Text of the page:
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Many Lessons to be Learned: The Importance of Better Education for Better Democracies

As we prepare to celebrate the International Day of Education we reflect on the EU and Council of Europe’s history of education cooperation, the new developments and challenges in the field, as well as the common ground for deepening our cooperation.

Today, we celebrate the International Day of Education. Education is both a human right and a public good. The right to a quality education is not only an individual right. As affirmed by the 2019 Council Conclusions on Democracy, access to quality education is the best investment for the future, an indispensable medium for equal opportunities, growth and stability. It enhances interpersonal and intercultural understanding, drives social integration and represents one of the core instruments in the fight against hate speech, discrimination and intolerance. Education is a vital component in ensuring more resilient democracies as well as active civic participation in and beyond the electoral process. The right to a quality education is listed as one of the seventeen Sustainable Development Goals(link is external), a codified set of objectives to which both the EU and Council of Europe subscribe. Both organisations firmly believe that better education builds better democracies, and we are proud to work alongside the Council of Europe to further this common endeavour.

Education plays a crucial role in preparing the next generations as custodians of democracy, but 2020 has proven to be a challenging year, due to the Coronavirus pandemic. Students all over the world have suffered the most from confinement and this has been a setback on the way to strengthen the right to a good education. All the old weaknesses have been exposed and new ones have emerged, with the most vulnerable children paying the price of inequality.

The EU is actively cooperating with its multilateral partners on this issue. With UNICEF, the European Union launched, back in September, the “SOS education” campaign to call world leaders to act and bring back students safely to school.

The Council of Europe is also, of course, is an essential partner. Education for digital citizenship is at the top of the EU’s agenda when it comes to education cooperation with the Council of Europe, to prepare democracies to face the new challenges of the digital age.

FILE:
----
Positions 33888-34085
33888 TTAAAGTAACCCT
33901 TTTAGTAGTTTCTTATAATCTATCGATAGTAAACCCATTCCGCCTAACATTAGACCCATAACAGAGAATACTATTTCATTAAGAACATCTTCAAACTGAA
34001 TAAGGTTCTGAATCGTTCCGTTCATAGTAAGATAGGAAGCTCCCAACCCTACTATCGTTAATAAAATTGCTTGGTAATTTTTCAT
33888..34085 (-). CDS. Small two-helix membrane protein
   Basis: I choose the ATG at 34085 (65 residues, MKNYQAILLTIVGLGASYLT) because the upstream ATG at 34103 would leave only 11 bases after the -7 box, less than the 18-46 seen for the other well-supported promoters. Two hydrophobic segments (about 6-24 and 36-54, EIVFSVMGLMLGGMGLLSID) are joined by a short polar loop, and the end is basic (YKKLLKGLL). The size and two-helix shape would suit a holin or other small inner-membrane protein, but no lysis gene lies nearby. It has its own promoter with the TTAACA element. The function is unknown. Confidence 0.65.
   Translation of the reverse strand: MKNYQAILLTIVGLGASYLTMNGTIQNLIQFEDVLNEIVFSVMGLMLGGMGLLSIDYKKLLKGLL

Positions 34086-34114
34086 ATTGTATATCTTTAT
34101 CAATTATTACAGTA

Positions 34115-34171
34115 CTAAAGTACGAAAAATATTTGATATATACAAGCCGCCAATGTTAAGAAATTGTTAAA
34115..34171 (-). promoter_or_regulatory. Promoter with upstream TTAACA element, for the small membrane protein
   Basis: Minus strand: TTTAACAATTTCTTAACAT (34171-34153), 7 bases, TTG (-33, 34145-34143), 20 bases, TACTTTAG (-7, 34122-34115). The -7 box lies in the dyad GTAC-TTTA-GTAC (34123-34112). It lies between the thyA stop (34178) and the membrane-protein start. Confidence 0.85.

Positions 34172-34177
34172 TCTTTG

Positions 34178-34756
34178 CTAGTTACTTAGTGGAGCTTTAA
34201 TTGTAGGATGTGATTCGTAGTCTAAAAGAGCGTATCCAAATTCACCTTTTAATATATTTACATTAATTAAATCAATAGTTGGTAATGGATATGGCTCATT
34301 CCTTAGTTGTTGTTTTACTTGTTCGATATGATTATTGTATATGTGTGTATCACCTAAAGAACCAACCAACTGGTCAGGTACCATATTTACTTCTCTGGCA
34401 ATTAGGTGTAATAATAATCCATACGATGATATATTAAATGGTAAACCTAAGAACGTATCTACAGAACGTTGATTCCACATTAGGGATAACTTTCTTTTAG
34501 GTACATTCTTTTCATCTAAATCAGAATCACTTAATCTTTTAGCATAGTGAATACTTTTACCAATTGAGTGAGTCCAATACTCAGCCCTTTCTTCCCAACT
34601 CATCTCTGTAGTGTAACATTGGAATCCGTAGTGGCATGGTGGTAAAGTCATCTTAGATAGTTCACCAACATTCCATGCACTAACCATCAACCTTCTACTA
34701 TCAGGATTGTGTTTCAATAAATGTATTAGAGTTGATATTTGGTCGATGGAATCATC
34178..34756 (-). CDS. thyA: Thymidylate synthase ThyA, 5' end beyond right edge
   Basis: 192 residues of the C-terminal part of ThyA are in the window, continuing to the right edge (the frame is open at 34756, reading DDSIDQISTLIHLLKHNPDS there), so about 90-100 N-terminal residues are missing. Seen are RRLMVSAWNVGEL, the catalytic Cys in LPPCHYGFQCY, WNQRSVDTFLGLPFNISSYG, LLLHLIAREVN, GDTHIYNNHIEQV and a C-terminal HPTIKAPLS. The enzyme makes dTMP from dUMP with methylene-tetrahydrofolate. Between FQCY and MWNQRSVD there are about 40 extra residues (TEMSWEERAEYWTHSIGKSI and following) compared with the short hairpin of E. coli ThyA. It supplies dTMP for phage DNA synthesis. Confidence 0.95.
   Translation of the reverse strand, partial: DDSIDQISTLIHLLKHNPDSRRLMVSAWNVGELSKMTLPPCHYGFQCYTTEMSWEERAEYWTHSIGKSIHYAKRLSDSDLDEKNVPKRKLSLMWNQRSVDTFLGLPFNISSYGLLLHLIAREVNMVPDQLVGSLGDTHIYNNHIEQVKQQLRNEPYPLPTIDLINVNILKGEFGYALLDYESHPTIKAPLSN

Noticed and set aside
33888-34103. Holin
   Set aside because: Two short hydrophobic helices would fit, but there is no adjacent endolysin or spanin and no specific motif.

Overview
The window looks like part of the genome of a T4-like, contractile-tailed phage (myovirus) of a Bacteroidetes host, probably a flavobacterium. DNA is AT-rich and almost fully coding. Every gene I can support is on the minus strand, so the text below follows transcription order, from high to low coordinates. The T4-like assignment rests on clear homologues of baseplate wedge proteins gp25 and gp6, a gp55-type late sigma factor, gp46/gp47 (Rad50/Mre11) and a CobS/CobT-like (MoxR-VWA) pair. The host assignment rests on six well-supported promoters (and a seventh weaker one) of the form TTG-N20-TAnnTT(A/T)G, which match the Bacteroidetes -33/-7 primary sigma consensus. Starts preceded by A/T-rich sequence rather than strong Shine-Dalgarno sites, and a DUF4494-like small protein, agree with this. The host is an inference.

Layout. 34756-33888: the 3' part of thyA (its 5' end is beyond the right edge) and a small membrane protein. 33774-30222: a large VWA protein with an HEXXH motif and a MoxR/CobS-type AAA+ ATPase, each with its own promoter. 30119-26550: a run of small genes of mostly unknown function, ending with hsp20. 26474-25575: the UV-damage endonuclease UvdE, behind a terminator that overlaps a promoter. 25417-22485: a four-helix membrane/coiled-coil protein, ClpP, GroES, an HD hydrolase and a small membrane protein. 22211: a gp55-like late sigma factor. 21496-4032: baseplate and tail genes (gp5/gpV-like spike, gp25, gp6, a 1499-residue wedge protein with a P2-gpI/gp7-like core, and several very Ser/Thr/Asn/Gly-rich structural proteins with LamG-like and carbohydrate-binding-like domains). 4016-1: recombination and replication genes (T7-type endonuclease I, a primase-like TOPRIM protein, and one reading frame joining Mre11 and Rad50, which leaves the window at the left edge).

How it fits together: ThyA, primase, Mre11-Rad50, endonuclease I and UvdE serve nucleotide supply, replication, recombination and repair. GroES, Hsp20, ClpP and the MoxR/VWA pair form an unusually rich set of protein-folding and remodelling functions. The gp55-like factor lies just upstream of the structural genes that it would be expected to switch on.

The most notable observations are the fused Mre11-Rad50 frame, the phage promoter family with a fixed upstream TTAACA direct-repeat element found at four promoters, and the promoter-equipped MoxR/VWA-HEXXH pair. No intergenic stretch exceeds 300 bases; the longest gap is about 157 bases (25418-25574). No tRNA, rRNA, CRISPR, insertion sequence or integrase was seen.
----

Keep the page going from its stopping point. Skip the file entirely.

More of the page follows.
Our common objective is the responsible use of information technologies, especially with regard to civic engagement online. The EU Priorities for Cooperation with the Council of Europe 2020-2022 recognise the importance of digital citizenship with respect to the risks arising from artificial intelligence and digital technologies, including their impact on human rights, the rule of law and democracy. Going forward, the EU hopes to implement the Digital Education Action Plan 2021-2027 as well as European Democracy Action Plan in close cooperation with the Council of Europe and in line with their standards in the field.

The EU strives to support the work of the Council of Europe when it comes to education. On 12 November 2020, the Committee of Ministers of the Council of Europe decided to establish the Observatory on History Teaching in Europe. The Observatory will collect and make available factual information on the state of history teaching in participating countries. There are currently seventeen participating countries, nine of which are EU member states.

2020 was a positive year for active EU engagement inside the Council of Europe bodies on other fronts too. Ms Mariya Gabriel, European Commissioner for Innovation, Research, Culture, Education and Youth attended the informal meeting of Ministers of Education of Member States to the European Cultural Convention in October 2020, where she actively participated in the drafting of a political declaration which dealt with strengthening democracy through education.

In 2021, the EU will continue this collaboration and work with the Council of Europe on other areas in the field of education, including the 'Democratic and Inclusive School Culture in Operation' programme, which promotes democratic citizenship in human rights education. It also intends to find synergies with the Council of Europe whilst implementing the Council conclusions on moving towards a vision of a European Education Area.

It is clear that there are great changes to how we approach education in the modern age, yet there are still many possibilities to further our collective work. To quote the words of Commissioner Gabriel herself: “We should learn from this experience and seize the opportunity to continue to modernize our education systems and strengthen their resilience”.

Author: Delegation of the European Union to the Council of Europe